Jun. 27, 2003
Listen (RealAudio) | How to listen
Poem: "Ave Maria," by Frank O'Hara from The Selected Poems of Frank O'Hara (Vintage).
Mothers of America
let your kids go to the movies!
get them out of the house so they won't know what you're up to
it's true that fresh air is good for the body
but what about the soul
that grows in darkness, embossed by silvery images
and when you grow old as grow old as you must
they won't hate you
they won't criticize you they won't know
they'll be in some glamorous country
they first saw on a Saturday afternoon or playing hookey
they may even be grateful to you
for their first sexual experience
which only cost you a quarter
and didn't upset the peaceful home
they will know where candy bars come from
and gratuitous bags of popcorn
as gratuitous as leaving the movie before it's over
with a pleasant stranger whose apartment is in the Heaven on Earth Bldg
near the Williamsburg Bridge
oh mothers you will have made the little tykes
so happy because if nobody does pick them up in the movies
they won't know the difference
and if somebody does it'll be sheer gravy
and they'll have been truly entertained either way
instead of hanging around the yard
or up in their room
prematurely since you won't have done anything horribly mean yet
except keeping them from the darker joys
it's unforgivable the latter
so don't blame me if you won't take this advice
and the family breaks up
and your children grow old and blind in front of a TV set
movies you wouldn't let them see when they were young
On this day in 1928, Sylvia Beach invited James Joyce and Scott Fitzgerald to a dinner party above her Paris bookstore Shakespeare & Company. Fitzgerald became drunk and said that he was such a fan of Joyce's work that he would throw himself out the window to prove it. Neither writer was having much success: Fitzgerald's The Great Gatsby hadn't sold well, and Joyce's Ulysses (1922) wouldn't be published outside of Paris for another five years. Both men died only 13 years later, less than a month apart, with no money and few readers.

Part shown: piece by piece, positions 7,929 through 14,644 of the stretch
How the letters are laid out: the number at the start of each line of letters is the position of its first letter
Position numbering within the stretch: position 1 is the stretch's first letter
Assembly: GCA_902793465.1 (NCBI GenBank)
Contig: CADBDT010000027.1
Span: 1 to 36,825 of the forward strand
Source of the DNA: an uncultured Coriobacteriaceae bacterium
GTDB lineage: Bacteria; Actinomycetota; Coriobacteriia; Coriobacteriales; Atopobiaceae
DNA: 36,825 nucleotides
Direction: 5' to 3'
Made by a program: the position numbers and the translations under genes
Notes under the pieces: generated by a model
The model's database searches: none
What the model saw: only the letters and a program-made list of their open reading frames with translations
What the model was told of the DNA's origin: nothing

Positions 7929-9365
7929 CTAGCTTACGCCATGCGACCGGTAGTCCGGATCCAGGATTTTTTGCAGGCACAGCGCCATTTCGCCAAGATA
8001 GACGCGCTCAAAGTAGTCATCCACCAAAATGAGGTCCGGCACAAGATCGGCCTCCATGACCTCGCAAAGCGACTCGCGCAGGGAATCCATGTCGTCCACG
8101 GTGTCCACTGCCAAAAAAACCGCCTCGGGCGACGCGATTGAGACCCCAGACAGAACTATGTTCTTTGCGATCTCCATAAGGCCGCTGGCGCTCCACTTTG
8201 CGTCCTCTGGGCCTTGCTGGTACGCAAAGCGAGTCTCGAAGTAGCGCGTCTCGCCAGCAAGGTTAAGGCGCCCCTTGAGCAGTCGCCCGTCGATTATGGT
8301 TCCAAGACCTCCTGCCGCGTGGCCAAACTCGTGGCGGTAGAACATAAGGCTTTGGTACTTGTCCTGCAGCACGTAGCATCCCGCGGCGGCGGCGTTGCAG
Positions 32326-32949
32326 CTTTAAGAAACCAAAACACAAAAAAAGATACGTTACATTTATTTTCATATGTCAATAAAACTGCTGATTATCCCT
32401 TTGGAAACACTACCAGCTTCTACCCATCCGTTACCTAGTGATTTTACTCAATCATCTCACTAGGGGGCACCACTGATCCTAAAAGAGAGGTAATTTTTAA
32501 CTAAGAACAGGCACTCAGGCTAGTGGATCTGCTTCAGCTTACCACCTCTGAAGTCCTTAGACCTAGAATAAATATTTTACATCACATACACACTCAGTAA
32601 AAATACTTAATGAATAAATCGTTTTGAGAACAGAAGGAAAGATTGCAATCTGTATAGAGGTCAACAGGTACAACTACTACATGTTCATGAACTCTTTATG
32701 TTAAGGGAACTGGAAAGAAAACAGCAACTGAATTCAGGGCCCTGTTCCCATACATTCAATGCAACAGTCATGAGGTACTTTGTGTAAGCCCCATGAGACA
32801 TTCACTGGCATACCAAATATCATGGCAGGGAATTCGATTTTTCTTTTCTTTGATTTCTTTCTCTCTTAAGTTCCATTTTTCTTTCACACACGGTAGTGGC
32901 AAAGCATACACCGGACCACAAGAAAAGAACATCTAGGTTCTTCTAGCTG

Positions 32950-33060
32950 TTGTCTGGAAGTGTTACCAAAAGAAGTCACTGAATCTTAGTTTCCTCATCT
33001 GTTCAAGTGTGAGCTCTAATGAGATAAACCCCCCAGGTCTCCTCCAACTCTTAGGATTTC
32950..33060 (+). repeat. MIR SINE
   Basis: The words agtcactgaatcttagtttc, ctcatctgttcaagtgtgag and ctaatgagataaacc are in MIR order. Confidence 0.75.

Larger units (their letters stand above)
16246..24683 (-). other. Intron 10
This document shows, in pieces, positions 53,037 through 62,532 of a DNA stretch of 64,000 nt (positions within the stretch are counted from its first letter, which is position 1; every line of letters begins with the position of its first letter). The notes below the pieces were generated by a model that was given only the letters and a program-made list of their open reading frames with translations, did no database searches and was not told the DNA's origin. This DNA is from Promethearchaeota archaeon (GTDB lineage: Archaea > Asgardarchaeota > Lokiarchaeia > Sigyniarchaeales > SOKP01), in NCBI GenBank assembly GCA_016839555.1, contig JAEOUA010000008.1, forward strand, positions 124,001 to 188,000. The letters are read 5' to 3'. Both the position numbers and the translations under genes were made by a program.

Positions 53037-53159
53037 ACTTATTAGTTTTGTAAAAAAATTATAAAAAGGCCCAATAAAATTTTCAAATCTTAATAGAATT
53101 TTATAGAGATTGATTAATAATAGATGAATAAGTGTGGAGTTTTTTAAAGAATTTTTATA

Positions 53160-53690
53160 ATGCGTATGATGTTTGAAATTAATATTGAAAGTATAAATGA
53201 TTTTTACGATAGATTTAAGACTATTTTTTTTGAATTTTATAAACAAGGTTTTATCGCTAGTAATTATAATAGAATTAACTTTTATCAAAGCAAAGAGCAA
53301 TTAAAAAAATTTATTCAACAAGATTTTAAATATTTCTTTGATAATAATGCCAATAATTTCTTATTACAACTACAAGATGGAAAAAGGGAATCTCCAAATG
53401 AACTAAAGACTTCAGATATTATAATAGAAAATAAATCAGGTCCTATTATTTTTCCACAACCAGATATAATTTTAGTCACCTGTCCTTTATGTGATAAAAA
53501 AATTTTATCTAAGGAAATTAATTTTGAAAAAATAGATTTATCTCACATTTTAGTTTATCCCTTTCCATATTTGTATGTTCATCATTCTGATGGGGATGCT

On this day in 1829, English scientist James Smithson died. Even though he had never been to America, he left behind a will that said that if his only nephew died without any heirs, his whole estate should go to the United States of America, to found the Smithsonian Institution in Washington, D.C. He left a fortune including 11 boxes of over 100,000 gold sovereigns. After the gold was melted down, it was worth well over $500,000. Today, the Smithsonian is composed of 18 museums and galleries around the world, including the National Museums of Natural and American History, the National Zoological Park, the National Portrait Gallery, and the National Air and Space Museum.
It's the birthday of poet Frank O'Hara, born in Baltimore, Maryland (1925). O'Hara always believed he was born on this day in 1926, but his parents lied about his birthday to hide the fact that he was conceived before their marriage. He joined the U.S. Navy, served as a sonarman on a destroyer during World War II, and went to Harvard on the G.I. Bill. He met his friend, the poet John Ashbery, there, and a few years later they met up again in New York City, where they became part of the New York School of poets. O'Hara wanted a job that gave him time to write, so he worked the front desk at the Museum of Modern Art, selling tickets and postcards, and in 1952 he published his first book of poetry, A City Winter, and Other Poems.
It's the birthday of novelist Alice McDermott, born in Brooklyn, New York, in 1953. Her books are set in Queens and on Long Island, New York, where she grew up. Her parents were first generation Irish-Americans, and they discouraged McDermott from becoming a writer, so she struck a compromise, got a job as a secretary at a vanity press, and used the experience in her first novel, A Bigamist's Daughter (1982). Her novel Charming Billy (1998), about a loveable alcoholic who was never able to marry the woman he loved, won the National Book Award.
It's the birthday of poet and children's author, Lucille Clifton, born in Depew, New York (1936). She had six children under ten years old when her first poetry collection, Good Times (1969), was called one of the ten best books of the year by The New York Times. She became Maryland's Poet Laureate in 1974, and published her collected poems, Blessing the Boats: New and Selected Poems, in 2000.
It's the birthday of poet Paul
Laurence Dunbar, born in Dayton, Ohio (1872), America's first great
black poet. He was the only African American in high school, but he was editor
of his high school paper and president of the literary club. He published his
first poems in the Dayton Herald when he was sixteen, and he published
his first poetry collection, Oak and Ivy (1893), while working as an
elevator operator, selling copies to his passengers.
Be well, do good work, and keep in touch.®